I have to admit patience is a virtue I do not possess, but I’m working on it. That’s because I’m learning that grandchildren are great teachers, but require unlimited patience.
This morning was another lesson learned in the patience department. My two year old grandson and five year old granddaughter slept over last night and although she slept well, he did not. He was up several times during the night and then up for good, bouncing around with a seemingly endless supply of energy at 6am.
“Grumble, grumble, ok Grandma is up, but I won’t be dancing with Elmo or to Baby Shark within the next few hours, at least until I have a cup of coffee.”
Checking out his choices for breakfast, this (always adorable) grandson grabbed a box of Cheerios and promptly dumped (most of) its contents onto the kitchen floor. Luckily the box was not full. After I grabbed the broom and swept up the mess (with him helping of course) he repeated the process. Dump, scatter, sweep….at least five more times. After the second sequence, I realized he was having fun. No real harm done, and other than relocating breakable objects within the swinging radius of the broom handle as he “tidied up,” it was fun to watch his concentration. The cheerios were going in the garbage anyway; each time I threw some out (without him noticing of course) so there were fewer to clean up each time.
This video is proof that a good chuckle is contagious, to anyone and anywhere. It has also been proved to be medicinal with its amazingly positive affect on every organ in our body. Even our immune systems and the condition of our blood vessels are boosted by a good laugh.
Have you ever noticed that people who are asked what they look for in a partner say they want someone that makes them laugh? That’s because laughter makes everyone, from babies to seniors feel good.
I bet everyone watching and listening to that man (stranger) laugh felt great for a long time afterward. I know I did.
How well versed are you on the acronyms that are so popular today in conversations via text, private message or social media? If you have teenagers in your house, you are probably very knowledgeable about these. If not, here is a quick lesson, LOL. That stands for Laugh Out Loud by the way, not Lots of Love as some (of us older) people think.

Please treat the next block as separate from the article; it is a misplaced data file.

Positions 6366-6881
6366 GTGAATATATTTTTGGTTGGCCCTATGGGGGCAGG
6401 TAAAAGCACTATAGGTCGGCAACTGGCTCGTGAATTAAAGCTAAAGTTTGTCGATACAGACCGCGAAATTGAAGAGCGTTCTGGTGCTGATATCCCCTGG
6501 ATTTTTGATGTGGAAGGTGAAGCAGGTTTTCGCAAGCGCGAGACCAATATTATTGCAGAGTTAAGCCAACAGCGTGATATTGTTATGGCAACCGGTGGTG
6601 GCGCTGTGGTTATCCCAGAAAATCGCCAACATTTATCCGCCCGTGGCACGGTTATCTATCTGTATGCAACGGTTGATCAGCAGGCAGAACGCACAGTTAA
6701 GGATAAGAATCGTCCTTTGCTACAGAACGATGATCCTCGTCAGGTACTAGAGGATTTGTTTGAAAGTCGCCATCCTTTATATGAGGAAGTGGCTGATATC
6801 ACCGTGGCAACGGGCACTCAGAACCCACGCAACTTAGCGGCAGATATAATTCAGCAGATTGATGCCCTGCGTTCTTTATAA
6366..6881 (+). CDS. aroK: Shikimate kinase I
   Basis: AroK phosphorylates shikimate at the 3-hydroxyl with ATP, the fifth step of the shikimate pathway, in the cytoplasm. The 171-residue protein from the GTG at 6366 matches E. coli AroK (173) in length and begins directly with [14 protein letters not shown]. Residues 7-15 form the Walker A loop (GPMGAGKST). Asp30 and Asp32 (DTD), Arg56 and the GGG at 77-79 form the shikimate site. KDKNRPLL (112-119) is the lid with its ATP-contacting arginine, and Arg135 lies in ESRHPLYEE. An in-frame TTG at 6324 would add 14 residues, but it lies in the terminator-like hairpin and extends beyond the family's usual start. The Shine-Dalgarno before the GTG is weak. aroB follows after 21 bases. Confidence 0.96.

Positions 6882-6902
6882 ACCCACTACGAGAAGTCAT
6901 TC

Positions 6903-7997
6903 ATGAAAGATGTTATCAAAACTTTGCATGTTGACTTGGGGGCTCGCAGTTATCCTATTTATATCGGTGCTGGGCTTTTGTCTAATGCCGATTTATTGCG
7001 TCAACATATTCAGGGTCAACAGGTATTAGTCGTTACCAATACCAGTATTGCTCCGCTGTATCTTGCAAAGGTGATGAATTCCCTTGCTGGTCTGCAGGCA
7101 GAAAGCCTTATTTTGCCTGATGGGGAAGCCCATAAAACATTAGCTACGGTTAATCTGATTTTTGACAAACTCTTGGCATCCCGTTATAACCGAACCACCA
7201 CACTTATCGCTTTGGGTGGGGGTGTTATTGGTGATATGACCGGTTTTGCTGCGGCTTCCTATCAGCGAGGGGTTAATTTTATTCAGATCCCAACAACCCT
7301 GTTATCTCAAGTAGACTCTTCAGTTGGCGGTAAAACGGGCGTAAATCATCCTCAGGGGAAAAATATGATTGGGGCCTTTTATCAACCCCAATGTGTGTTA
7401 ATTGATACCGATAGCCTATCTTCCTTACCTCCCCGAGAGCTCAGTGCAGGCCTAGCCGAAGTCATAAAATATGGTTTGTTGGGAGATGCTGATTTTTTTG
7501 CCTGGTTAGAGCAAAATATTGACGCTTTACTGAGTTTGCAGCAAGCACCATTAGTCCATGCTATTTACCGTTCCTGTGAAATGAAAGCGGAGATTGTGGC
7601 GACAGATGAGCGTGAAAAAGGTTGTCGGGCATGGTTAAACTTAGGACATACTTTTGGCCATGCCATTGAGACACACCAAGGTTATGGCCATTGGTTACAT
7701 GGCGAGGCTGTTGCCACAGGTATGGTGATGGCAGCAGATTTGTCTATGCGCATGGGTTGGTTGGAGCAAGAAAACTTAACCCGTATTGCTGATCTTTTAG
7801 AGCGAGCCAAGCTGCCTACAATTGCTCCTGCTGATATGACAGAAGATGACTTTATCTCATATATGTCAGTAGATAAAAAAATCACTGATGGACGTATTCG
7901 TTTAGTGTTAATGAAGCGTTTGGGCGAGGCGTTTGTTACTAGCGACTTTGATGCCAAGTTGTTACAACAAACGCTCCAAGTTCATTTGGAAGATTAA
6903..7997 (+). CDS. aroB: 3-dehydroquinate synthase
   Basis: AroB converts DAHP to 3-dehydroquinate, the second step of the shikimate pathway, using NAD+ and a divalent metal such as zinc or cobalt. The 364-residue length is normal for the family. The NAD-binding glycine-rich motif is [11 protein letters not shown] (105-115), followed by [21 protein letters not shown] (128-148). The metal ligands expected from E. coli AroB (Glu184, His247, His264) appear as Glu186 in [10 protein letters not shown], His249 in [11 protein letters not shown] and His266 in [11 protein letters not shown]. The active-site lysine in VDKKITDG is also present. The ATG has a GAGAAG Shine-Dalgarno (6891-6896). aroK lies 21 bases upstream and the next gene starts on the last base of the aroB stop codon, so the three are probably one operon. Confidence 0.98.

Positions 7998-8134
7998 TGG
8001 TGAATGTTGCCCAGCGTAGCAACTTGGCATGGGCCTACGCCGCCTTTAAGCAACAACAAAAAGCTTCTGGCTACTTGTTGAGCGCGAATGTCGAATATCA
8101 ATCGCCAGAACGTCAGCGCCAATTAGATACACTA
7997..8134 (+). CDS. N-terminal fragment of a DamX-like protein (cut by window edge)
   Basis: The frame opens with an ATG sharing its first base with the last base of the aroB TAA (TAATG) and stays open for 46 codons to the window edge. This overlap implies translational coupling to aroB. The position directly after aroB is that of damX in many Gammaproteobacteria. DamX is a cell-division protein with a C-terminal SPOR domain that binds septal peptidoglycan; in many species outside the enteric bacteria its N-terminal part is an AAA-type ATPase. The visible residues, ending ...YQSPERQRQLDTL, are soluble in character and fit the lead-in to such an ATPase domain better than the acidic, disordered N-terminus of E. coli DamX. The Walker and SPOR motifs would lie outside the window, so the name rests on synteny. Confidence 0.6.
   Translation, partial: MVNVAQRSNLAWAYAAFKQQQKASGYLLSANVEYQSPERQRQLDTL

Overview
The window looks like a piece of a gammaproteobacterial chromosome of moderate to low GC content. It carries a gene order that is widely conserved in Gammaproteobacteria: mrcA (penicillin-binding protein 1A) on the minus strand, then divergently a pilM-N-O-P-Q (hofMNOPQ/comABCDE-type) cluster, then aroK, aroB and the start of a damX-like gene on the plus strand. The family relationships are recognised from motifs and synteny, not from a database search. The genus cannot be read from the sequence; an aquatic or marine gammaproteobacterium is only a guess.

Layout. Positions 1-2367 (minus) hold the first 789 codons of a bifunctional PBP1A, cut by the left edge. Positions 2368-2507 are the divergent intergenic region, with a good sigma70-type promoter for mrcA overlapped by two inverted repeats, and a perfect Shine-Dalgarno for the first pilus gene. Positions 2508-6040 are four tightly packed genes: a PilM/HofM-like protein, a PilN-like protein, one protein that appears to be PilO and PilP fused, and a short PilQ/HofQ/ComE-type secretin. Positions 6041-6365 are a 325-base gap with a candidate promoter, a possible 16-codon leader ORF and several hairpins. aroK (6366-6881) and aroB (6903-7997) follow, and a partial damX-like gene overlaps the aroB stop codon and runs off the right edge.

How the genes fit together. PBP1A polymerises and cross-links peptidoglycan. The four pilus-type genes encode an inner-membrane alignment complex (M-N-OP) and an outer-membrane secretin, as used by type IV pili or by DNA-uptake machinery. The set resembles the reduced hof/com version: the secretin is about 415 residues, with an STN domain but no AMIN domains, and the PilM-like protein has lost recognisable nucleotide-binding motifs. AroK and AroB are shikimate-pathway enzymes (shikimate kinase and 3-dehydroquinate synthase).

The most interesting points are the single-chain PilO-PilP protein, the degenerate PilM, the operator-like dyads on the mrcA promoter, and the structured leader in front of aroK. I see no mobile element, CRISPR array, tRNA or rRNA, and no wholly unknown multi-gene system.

OMG is pretty obvious, I just put it on the list to ensure everyone knows at least one.
WTF too, although I did see a joke on Facebook that implied many people my age do not know what it stands for. In case you are one of them, it’s What The F**k.
BRB stands for Be Right Back just in case you get interrupted in the middle of a conversation through text or PM (private message) That’s like asking “Can you hold on a minute?” in the old days when you were talking on the (landline) phone and the doorbell rang, or your oven timer went off or…NVM (never mind) you get the picture.
MYOB means Mind Your Own Business. Some people use an F before the B; you can probably guess what that stands for. I guess that is added when you are really annoyed at someone.
LMFAO means Laughing My F***ing Ass Off. (a fancier version of LOL) Again, you can add the F or remove it as you please or as your vocabulary dictates. There is also ROFLMAO which is Rolling On the Floor Laughing My Ass Off.
AFAIKB3 means As Far As I Know Blah Blah Blah. In other words, I don’t care, which means it could be abbreviated to IDC, which should never be confused with IDK which BTW (by the way) means I Don’t Know.
Tell the truth, how many of these acronyms did you know already? I admit I learned a few more today, and tested my eyes at the same time. LOL.
Please be sure to visit my other blogs:
Laugh out loud (LOL) with me at Your Daily Chuckle
Be inspired and motivated by famous words of wisdom at WoW